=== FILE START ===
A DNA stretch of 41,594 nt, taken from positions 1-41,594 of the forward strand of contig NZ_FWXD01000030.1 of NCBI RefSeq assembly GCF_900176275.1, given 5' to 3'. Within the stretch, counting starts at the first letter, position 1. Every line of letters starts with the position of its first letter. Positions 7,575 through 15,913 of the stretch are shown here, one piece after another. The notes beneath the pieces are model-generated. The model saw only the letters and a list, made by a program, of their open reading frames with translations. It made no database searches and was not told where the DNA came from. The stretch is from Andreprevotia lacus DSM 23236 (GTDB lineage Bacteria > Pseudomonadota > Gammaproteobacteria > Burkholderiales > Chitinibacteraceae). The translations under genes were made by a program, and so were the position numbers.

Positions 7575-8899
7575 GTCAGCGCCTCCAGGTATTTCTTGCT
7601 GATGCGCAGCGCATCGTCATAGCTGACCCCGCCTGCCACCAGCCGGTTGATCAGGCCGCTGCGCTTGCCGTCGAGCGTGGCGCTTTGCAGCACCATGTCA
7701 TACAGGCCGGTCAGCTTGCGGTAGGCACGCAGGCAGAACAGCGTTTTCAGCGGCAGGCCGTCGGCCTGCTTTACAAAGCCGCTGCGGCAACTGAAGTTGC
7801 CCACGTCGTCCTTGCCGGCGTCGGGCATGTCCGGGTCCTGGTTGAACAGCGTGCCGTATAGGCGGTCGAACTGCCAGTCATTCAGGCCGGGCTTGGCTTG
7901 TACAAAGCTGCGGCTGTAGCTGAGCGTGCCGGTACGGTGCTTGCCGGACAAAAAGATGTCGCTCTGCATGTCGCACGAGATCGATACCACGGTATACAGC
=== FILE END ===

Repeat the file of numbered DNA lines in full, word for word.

A DNA stretch of 41,594 nt, taken from positions 1-41,594 of the forward strand of contig NZ_FWXD01000030.1 of NCBI RefSeq assembly GCF_900176275.1, given 5' to 3'. Within the stretch, counting starts at the first letter, position 1. Every line of letters starts with the position of its first letter. Positions 7,575 through 15,913 of the stretch are shown here, one piece after another. The notes beneath the pieces are model-generated. The model saw only the letters and a list, made by a program, of their open reading frames with translations. It made no database searches and was not told where the DNA came from. The stretch is from Andreprevotia lacus DSM 23236 (GTDB lineage Bacteria > Pseudomonadota > Gammaproteobacteria > Burkholderiales > Chitinibacteraceae). The translations under genes were made by a program, and so were the position numbers.

Positions 7575-8899
7575 GTCAGCGCCTCCAGGTATTTCTTGCT
7601 GATGCGCAGCGCATCGTCATAGCTGACCCCGCCTGCCACCAGCCGGTTGATCAGGCCGCTGCGCTTGCCGTCGAGCGTGGCGCTTTGCAGCACCATGTCA
7701 TACAGGCCGGTCAGCTTGCGGTAGGCACGCAGGCAGAACAGCGTTTTCAGCGGCAGGCCGTCGGCCTGCTTTACAAAGCCGCTGCGGCAACTGAAGTTGC
7801 CCACGTCGTCCTTGCCGGCGTCGGGCATGTCCGGGTCCTGGTTGAACAGCGTGCCGTATAGGCGGTCGAACTGCCAGTCATTCAGGCCGGGCTTGGCTTG
7901 TACAAAGCTGCGGCTGTAGCTGAGCGTGCCGGTACGGTGCTTGCCGGACAAAAAGATGTCGCTCTGCATGTCGCACGAGATCGATACCACGGTATACAGC